Photo of the hip region of Najash in dorsal view. Credit: Hussam Zaher
Abstract: It has commonly been thought that snakes underwent progressive loss of their limbs by gradual diminution of their use. However, recent developmental and palaeontological discoveries suggest a more complex scenario of limb reduction, still poorly documented in the fossil record. Here we report a fossil snake with a sacrum supporting a pelvic girdle and robust, functional legs outside the ribcage.
The new fossil, from the Upper Cretaceous period of Patagonia, fills an important gap in the evolutionary progression towards limblessness because other known fossil snakes with developed hindlimbs, the marine Haasiophis, Pachyrhachis and Eupodophis, lack a sacral region.
Phylogenetic analysis shows that the new fossil is the most primitive (basal) snake known and that all other limbed fossil snakes are closer to the more advanced macrostomatan snakes, a group including boas, pythons and colubroids. The new fossil retains several features associated with a subterranean or surface dwelling life that are also present in primitive extant snake lineages, supporting the hypothesis of a terrestrial rather than marine origin of snakes.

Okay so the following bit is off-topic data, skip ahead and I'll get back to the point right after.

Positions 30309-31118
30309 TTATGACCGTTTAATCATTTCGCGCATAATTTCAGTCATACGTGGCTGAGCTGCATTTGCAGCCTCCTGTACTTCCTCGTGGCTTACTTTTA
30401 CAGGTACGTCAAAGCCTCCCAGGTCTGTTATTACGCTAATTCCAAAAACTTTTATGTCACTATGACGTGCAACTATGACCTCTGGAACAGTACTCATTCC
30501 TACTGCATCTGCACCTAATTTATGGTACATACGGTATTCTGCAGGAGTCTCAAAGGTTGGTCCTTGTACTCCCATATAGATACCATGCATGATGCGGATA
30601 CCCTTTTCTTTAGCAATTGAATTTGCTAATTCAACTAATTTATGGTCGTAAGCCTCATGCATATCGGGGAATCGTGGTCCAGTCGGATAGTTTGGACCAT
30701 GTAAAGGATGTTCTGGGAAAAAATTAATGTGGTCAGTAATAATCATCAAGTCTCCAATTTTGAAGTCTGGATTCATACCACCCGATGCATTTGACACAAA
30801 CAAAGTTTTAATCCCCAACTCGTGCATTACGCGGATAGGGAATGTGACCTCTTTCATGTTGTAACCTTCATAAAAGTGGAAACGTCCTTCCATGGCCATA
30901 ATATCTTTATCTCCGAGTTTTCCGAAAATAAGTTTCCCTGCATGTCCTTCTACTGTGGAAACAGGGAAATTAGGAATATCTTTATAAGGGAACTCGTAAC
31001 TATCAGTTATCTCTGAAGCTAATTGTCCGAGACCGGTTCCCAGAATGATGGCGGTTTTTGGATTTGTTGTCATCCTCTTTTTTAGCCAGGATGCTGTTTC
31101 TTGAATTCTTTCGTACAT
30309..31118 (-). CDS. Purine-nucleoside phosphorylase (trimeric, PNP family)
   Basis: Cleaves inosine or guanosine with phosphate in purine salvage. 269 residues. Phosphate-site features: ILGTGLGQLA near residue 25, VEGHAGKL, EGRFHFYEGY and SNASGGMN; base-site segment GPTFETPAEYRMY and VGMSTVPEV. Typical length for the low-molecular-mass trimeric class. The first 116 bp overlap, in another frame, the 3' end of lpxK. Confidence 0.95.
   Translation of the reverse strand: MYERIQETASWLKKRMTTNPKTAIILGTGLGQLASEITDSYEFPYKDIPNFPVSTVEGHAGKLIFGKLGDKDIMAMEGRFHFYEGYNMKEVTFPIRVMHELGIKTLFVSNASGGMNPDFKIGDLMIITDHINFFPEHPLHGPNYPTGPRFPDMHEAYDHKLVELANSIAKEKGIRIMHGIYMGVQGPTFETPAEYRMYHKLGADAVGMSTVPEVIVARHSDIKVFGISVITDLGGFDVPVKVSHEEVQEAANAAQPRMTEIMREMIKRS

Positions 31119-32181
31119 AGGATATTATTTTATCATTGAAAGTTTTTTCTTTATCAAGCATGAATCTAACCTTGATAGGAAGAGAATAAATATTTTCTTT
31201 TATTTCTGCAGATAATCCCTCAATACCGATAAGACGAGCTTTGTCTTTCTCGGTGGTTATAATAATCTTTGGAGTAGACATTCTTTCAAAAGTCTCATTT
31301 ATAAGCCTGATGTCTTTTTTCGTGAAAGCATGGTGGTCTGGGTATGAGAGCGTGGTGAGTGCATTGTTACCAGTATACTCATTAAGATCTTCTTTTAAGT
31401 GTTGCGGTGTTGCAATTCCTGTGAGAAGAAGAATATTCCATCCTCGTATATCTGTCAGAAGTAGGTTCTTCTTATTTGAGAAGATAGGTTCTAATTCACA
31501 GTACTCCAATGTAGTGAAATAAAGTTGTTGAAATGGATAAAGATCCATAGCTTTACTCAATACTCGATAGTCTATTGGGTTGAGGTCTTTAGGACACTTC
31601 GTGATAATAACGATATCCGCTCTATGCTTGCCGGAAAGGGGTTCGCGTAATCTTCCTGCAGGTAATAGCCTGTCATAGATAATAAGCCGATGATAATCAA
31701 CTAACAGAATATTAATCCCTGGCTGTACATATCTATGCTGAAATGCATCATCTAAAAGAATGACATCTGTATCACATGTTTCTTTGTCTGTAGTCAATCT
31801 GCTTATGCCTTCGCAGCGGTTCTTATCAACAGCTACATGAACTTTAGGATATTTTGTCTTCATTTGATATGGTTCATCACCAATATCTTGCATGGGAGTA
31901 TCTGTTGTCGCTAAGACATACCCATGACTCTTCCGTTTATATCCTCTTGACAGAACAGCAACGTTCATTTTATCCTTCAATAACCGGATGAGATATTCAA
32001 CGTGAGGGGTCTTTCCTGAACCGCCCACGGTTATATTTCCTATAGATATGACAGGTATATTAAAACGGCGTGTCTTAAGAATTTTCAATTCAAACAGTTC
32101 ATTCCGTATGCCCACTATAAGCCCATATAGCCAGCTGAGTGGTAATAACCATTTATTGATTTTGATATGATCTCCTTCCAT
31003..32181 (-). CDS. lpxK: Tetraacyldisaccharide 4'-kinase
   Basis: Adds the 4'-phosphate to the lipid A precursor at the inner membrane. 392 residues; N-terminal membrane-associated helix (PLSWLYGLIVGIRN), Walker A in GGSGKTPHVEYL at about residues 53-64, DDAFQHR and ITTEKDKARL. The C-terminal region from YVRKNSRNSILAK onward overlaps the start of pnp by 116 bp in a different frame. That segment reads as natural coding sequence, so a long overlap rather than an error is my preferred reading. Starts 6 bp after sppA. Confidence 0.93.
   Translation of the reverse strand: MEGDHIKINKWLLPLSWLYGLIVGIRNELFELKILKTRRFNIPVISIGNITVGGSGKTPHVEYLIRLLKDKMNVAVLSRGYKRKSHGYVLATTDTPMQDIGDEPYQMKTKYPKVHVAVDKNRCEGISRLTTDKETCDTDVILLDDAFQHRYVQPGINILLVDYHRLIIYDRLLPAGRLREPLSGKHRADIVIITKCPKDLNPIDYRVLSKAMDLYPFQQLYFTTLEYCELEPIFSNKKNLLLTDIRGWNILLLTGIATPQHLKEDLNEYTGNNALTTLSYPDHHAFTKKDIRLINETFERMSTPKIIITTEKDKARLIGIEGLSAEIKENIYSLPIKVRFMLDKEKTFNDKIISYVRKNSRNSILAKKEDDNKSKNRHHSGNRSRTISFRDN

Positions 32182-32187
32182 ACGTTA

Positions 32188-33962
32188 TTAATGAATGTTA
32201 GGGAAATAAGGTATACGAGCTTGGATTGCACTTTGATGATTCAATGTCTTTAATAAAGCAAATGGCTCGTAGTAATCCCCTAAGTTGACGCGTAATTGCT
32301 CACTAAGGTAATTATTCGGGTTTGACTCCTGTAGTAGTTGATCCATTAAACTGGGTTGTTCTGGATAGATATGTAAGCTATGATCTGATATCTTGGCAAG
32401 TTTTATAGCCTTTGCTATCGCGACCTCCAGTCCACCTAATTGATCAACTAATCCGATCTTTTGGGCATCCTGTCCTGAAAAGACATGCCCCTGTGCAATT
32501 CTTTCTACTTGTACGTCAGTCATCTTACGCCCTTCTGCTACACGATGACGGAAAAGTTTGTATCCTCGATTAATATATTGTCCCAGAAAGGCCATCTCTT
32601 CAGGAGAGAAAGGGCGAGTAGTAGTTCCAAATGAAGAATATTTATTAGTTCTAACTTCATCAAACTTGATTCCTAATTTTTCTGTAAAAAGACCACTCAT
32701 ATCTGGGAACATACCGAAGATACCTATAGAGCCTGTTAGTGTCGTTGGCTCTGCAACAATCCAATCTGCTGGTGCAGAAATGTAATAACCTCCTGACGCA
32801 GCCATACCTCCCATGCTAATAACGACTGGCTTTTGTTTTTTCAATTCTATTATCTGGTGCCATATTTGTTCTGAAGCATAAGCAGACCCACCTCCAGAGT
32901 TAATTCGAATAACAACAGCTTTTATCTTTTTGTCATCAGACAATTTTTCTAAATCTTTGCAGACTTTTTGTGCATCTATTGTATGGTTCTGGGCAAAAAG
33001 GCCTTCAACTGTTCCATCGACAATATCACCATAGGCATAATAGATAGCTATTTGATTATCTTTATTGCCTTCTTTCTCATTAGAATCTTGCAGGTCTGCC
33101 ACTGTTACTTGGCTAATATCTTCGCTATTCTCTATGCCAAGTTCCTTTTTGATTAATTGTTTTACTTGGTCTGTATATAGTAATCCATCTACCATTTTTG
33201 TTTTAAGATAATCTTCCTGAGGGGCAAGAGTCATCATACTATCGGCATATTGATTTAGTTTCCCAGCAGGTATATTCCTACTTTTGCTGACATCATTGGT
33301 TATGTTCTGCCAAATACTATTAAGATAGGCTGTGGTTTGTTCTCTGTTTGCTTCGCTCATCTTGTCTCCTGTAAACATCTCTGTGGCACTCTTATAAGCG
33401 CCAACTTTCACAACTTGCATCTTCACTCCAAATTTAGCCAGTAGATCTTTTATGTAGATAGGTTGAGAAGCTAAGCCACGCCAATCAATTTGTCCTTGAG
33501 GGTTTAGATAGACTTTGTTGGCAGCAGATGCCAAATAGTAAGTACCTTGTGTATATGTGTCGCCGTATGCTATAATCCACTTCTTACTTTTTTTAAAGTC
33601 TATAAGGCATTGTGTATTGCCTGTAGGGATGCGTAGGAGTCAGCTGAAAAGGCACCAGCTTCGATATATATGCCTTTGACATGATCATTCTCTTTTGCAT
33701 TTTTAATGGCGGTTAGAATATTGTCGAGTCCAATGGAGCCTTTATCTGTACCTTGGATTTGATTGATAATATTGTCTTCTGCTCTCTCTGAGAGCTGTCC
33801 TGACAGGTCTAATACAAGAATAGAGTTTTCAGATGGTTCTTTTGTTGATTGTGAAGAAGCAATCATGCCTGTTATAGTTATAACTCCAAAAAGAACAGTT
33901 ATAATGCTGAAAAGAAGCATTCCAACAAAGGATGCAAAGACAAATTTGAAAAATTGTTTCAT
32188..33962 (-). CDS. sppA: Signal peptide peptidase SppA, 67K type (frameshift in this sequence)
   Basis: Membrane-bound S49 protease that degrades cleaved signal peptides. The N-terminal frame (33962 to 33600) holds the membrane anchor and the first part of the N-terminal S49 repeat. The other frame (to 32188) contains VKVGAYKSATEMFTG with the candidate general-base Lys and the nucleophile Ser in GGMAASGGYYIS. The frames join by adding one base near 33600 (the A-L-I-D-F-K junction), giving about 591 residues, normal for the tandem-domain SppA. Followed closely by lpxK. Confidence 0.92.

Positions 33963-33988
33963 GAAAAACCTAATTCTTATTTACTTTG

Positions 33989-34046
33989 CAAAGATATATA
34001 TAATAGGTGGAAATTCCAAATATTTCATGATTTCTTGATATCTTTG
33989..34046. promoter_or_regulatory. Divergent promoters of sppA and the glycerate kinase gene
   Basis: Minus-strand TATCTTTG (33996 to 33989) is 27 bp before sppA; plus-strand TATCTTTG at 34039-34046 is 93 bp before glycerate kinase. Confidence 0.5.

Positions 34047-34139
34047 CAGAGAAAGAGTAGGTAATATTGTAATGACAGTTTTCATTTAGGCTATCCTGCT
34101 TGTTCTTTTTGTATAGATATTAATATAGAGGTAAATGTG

From Bjorn Carey at LiveScience.com:
The newly discovered species, Najash rionegrina, lived around 90 million years ago in Patagonia, Argentina.Scientists unearthed Najash from continental sediments, suggesting it led a life on land. It also shares vertebral and skull characteristics common among modern terrestrial snakes and necessary for life on land.
"The new species is definitely a snake that corroborates the terrestrial origin of snakes and rejects the hypothesis that relates snakes to extinct marine lizards, called mosasaurs," study coauthor Hussam Zaher of the Meseu de Zoologia da Universidade de Sao Paulo, Brazil told LiveScience.
"Morphologically, the legs are absolutely functional," Zaher said. "Although, we cannot really say for sure how these snakes used these legs."
An unrelated WEIRD SNAKE STORY from NationalGeographic.com can be found HERE (not for the squeamish).
"SNAKES ON A MANE" HERE.